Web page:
US 7592028 B2
Mixes, doughs and processes for commercial production of leavened high soy protein-containing bakery products which have from 2 to 7 grams of soy protein per serving. Leavened high soy protein-containing bread which has 6.5 grams of soy protein per serving. The mixes comprise separate wheat and gluten based and soy based premixes. The processes involve preparation of a gluten development mixture having long gluten strands and a hydrated soy mixture and the subsequent combination and resting of these mixtures in the preparation of doughs and breads and other bakery products.
1. A process for commercial preparation of high soy protein-containing bakery product with organoleptic properties similar to traditional wheat-based, non-soy bakery product, which comprises the steps of:
(a) providing a first premixture comprising wheat flour, about 14 to about 60 percent by weight, based on the weight of the mix, gluten, about 1 to about 10 percent by weight, based on the weight of the mix, leavening agent, about 0.5 to about 10 percent by weight, and dough conditioner, about 0.9 to about 2 percent by weight, based on the weight of the mix;
(b) providing a second premixture comprising soy flour, about 10 to about 30 percent by weight, and dry soy milk, about 5 to about 9 percent by weight;
(c) combining said first premixture with water and mixing said combination for a sufficient time to provide a gluten development mixture having long gluten strands;
(d) combining said second premixture with water to provide a hydrated soy mixture and blending said combination together with said gluten development mixture;
(e) allowing the combination of step (d) to rest for a period of at least 5 minutes;
(f) mixing the rested combination of step (e) for a period from about one minute to about 5 minutes;
(g) providing shortening about 0.5 to about 4 percent by weight, based on the weight of the mix;
(h) adding the shortening to the mix of step (f) and mixing for a period of time sufficient to produce a dough that forms course sheets, wherein the combined mixing time of step
(f) and this step (h) does not exceed a total of about 5 minutes;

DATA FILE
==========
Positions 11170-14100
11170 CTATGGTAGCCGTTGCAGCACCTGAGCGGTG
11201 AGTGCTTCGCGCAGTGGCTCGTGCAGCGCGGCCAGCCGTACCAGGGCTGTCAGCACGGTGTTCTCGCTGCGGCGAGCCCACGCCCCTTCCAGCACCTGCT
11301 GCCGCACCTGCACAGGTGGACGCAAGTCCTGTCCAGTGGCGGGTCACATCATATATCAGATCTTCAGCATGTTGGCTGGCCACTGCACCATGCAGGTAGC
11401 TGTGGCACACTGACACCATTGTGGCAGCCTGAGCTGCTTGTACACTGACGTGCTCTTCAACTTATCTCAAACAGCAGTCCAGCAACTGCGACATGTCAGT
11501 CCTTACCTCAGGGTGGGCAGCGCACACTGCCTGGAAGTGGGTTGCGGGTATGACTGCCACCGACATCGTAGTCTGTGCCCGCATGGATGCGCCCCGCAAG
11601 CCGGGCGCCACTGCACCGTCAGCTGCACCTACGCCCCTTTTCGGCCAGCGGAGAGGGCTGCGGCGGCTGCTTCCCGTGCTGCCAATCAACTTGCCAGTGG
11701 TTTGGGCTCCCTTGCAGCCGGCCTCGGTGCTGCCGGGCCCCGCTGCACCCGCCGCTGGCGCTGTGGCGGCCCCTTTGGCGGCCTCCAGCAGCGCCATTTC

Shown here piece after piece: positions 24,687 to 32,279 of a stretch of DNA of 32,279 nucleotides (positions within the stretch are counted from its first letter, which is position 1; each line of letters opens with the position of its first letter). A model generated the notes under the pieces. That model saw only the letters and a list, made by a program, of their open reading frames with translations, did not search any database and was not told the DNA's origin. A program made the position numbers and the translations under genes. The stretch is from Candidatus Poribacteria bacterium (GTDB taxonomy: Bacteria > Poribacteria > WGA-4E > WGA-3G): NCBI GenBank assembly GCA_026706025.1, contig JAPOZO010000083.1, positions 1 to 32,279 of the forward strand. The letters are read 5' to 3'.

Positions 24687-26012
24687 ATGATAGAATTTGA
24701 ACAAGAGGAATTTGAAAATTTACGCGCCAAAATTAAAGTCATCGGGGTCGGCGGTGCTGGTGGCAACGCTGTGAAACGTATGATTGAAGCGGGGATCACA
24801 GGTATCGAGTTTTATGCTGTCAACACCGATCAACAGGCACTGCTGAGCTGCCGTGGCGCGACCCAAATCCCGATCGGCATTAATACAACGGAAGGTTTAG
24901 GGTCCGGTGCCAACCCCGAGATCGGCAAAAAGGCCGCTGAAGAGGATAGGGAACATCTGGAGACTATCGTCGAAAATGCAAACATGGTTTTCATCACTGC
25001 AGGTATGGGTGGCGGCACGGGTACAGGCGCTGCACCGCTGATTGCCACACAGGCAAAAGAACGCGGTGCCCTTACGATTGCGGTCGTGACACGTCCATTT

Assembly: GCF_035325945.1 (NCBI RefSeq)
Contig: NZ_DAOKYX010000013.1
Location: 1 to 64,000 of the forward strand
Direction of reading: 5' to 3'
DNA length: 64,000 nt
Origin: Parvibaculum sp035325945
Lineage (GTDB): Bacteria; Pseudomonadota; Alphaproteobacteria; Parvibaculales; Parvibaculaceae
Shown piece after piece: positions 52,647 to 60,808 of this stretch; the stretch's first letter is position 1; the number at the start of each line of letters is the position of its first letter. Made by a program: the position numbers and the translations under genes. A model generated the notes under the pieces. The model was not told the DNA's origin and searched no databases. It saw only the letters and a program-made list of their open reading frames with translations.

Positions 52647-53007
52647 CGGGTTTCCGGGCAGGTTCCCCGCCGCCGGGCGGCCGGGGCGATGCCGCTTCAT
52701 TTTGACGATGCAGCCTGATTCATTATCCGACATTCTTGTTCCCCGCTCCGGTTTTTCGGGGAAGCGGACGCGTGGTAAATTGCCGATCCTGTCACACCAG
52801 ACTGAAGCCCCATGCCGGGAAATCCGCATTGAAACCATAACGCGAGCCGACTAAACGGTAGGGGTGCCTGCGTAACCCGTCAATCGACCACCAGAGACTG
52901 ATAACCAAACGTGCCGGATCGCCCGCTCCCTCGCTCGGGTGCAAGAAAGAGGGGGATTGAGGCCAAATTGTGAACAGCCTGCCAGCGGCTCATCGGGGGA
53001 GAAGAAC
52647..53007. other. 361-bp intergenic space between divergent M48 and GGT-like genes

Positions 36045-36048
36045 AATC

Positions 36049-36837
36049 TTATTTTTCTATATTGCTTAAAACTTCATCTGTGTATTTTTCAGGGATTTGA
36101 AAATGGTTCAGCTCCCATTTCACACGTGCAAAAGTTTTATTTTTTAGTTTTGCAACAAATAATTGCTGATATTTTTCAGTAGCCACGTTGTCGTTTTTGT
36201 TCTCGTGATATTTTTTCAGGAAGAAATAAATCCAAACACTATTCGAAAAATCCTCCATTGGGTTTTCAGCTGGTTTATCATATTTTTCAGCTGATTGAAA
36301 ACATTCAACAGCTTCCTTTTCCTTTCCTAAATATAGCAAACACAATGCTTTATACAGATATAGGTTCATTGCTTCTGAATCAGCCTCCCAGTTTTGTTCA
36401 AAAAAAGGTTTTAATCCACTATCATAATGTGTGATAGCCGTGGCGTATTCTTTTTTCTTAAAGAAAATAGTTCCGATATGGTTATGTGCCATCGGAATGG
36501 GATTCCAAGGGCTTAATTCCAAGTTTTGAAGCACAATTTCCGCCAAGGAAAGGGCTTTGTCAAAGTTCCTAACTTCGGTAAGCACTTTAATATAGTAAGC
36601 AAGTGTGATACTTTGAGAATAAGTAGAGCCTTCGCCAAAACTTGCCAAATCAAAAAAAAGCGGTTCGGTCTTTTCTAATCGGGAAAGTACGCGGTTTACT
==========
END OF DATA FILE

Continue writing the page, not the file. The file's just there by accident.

(i) forming the dough into units for baking;
(j) proofing the dough units; and
(k) baking the proofed dough units.
2. The process as claimed in
3. The process as claimed in
4. The process as claimed in
5. A process for preparing a soy protein-containing bakery product, the process comprising:
(a) combining a first premixture comprising wheat flour, gluten, and dough conditioner, with water;
(b) mixing the combination of water and the first premixture to form a hydrated gluten-containing dough;
(c) combining the hydrated gluten-containing dough with a second premixture comprising soy protein;
(d) mixing the hydrated gluten-containing dough with the second premixture to form a soy protein-containing dough; and
(e) allowing the soy protein-containing dough of step (d) to rest for a period of at least 5 minutes.
6. The process of
7. The process of
8. The process of
(g) adding shortening to the soy protein-containing dough after the mixing step (f); and (h) mixing for a period of time sufficient to produce a dough that forms course sheets, wherein the combined mixing time of step (f) and this step (h) does not exceed a total of about 5 minutes.
This application is a divisional application of U.S. application No. 10/267,845, filed Oct. 9, 2002 now abandoned. The entire disclosure of application 10/267,845 is incorporated herein by reference.
The present invention relates to compositions and processes for making leavened high soy protein-containing bakery products which have good loaf volume, can be covered with suitable spreads without difficulty, have good crumb stability, and have organoleptic properties similar to traditional wheat-based, non-soy bakery product.
Soybeans have long been recognized for their health benefits based on epidemiological studies showing a decrease in the risk of several cancers (including breast, prostate and colon) and cardiovascular disease. These favorable health benefits may be attributed to isoflavones and a variety of other phytochemicals found in the beans and their products. Soybeans are also considered to be an excellent source of dietary protein, iron, vitamin-B, and calcium. Soy has also been shown to significantly decrease amylopectin recrystallization in bread products, thus it has beneficial effects on the shelf life of food items. Soy-based products are available in the form of raw and dried beans, soy flour, soy milk, soy oil and coagulated soy curd. Soy is also incorporated into many prepared products such as cheese, cereals, sauces, pasta, meat substitutes, and baked goods, including breads.
Due to growing consumer awareness of the health benefits of soy, there is a greater demand among consumers for soy-based products. Soy protein has been found to reduce the risk of heart disease when consumed as part of a diet low in saturated fat and cholesterol. In order to obtain the heart-healthy benefits of soy, the U.S. Food and Drug Administration recommends that an individual should eat at least 25 grams of soy protein daily. For a product to constitute an acceptable source of soy protein, a serving must provide about 6.25 g/serving of soy protein, as well as be low in fat, low in saturated fat, and low in cholesterol. In addition to reduced risk of heart disease, some research indicates that consumption of soy protein may also reduce the risk of osteoporosis and various forms of cancer (including breast, prostate and colon) and reduce the symptoms of menopause.